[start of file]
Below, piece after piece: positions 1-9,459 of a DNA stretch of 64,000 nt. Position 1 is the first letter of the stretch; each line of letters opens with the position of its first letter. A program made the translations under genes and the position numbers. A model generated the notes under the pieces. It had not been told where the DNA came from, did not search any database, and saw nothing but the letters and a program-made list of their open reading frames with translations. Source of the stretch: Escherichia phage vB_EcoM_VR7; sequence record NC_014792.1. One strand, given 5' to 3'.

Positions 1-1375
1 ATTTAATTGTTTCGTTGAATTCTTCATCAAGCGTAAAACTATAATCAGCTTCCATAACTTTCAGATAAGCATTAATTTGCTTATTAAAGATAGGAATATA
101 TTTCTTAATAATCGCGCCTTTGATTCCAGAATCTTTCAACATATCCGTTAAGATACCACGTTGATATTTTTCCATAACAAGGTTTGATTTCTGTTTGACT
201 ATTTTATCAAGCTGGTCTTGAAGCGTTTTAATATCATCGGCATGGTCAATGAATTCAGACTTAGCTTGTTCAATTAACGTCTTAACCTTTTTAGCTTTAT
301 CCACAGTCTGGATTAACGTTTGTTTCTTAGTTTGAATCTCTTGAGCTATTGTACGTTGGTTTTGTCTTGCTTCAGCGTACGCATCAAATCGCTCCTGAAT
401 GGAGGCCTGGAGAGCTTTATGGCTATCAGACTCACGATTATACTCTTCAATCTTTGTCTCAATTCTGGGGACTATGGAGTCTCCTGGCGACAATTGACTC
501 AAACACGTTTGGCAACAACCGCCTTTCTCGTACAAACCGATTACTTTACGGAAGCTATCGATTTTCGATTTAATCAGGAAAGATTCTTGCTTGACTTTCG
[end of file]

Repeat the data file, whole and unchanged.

Below, piece after piece: positions 1-9,459 of a DNA stretch of 64,000 nt. Position 1 is the first letter of the stretch; each line of letters opens with the position of its first letter. A program made the translations under genes and the position numbers. A model generated the notes under the pieces. It had not been told where the DNA came from, did not search any database, and saw nothing but the letters and a program-made list of their open reading frames with translations. Source of the stretch: Escherichia phage vB_EcoM_VR7; sequence record NC_014792.1. One strand, given 5' to 3'.

Positions 1-1375
1 ATTTAATTGTTTCGTTGAATTCTTCATCAAGCGTAAAACTATAATCAGCTTCCATAACTTTCAGATAAGCATTAATTTGCTTATTAAAGATAGGAATATA
101 TTTCTTAATAATCGCGCCTTTGATTCCAGAATCTTTCAACATATCCGTTAAGATACCACGTTGATATTTTTCCATAACAAGGTTTGATTTCTGTTTGACT
201 ATTTTATCAAGCTGGTCTTGAAGCGTTTTAATATCATCGGCATGGTCAATGAATTCAGACTTAGCTTGTTCAATTAACGTCTTAACCTTTTTAGCTTTAT
301 CCACAGTCTGGATTAACGTTTGTTTCTTAGTTTGAATCTCTTGAGCTATTGTACGTTGGTTTTGTCTTGCTTCAGCGTACGCATCAAATCGCTCCTGAAT
401 GGAGGCCTGGAGAGCTTTATGGCTATCAGACTCACGATTATACTCTTCAATCTTTGTCTCAATTCTGGGGACTATGGAGTCTCCTGGCGACAATTGACTC
501 AAACACGTTTGGCAACAACCGCCTTTCTCGTACAAACCGATTACTTTACGGAAGCTATCGATTTTCGATTTAATCAGGAAAGATTCTTGCTTGACTTTCG